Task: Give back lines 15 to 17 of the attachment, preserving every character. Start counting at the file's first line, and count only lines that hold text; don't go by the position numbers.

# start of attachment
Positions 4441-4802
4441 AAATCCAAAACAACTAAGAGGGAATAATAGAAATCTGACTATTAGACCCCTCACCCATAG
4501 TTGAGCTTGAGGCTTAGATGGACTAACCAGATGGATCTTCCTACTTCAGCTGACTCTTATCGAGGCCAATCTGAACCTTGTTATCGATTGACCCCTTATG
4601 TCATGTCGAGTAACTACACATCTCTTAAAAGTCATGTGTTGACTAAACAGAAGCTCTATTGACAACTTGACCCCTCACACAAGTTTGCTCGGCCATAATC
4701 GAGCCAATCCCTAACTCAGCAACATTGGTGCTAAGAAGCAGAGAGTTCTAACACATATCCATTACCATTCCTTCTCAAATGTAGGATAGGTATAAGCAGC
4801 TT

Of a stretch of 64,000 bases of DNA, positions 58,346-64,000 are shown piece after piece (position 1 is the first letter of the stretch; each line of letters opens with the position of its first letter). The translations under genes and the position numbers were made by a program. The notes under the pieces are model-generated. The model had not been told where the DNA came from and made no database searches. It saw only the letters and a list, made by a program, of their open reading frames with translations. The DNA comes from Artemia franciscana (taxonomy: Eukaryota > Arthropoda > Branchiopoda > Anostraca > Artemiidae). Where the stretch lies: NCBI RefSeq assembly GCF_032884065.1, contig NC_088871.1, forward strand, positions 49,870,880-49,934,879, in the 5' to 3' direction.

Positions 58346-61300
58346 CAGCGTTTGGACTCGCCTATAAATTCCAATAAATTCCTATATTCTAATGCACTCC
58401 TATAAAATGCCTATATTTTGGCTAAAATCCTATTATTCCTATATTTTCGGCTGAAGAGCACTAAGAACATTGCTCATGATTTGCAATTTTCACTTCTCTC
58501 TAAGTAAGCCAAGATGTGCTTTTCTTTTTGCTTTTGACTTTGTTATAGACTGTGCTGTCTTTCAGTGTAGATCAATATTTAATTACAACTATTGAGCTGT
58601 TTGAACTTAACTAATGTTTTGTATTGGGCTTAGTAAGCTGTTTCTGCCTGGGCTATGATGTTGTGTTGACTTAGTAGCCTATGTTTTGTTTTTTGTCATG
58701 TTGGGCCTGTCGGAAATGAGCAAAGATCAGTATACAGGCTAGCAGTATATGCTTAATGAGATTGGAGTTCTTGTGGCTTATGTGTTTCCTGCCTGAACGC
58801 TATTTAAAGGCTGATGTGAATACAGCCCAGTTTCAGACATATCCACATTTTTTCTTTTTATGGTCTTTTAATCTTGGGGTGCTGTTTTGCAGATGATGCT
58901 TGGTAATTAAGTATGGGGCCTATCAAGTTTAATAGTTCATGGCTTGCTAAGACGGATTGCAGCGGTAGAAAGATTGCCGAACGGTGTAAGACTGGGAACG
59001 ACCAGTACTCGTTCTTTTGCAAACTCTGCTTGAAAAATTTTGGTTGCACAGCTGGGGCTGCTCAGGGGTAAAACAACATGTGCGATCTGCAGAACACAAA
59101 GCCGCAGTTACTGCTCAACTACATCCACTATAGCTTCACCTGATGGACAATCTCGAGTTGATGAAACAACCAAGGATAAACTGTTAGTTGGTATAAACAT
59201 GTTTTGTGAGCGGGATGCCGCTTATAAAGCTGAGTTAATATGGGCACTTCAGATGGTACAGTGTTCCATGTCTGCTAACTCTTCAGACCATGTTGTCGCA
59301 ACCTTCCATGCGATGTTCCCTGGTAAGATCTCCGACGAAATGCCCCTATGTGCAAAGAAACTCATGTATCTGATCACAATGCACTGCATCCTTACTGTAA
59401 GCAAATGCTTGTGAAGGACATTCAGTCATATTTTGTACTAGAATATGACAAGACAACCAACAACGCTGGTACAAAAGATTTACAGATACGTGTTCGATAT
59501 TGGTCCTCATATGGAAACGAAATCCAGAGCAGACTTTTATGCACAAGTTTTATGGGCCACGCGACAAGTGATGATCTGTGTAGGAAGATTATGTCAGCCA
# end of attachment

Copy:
58901 TGGTAATTAAGTATGGGGCCTATCAAGTTTAATAGTTCATGGCTTGCTAAGACGGATTGCAGCGGTAGAAAGATTGCCGAACGGTGTAAGACTGGGAACG
59001 ACCAGTACTCGTTCTTTTGCAAACTCTGCTTGAAAAATTTTGGTTGCACAGCTGGGGCTGCTCAGGGGTAAAACAACATGTGCGATCTGCAGAACACAAA
59101 GCCGCAGTTACTGCTCAACTACATCCACTATAGCTTCACCTGATGGACAATCTCGAGTTGATGAAACAACCAAGGATAAACTGTTAGTTGGTATAAACAT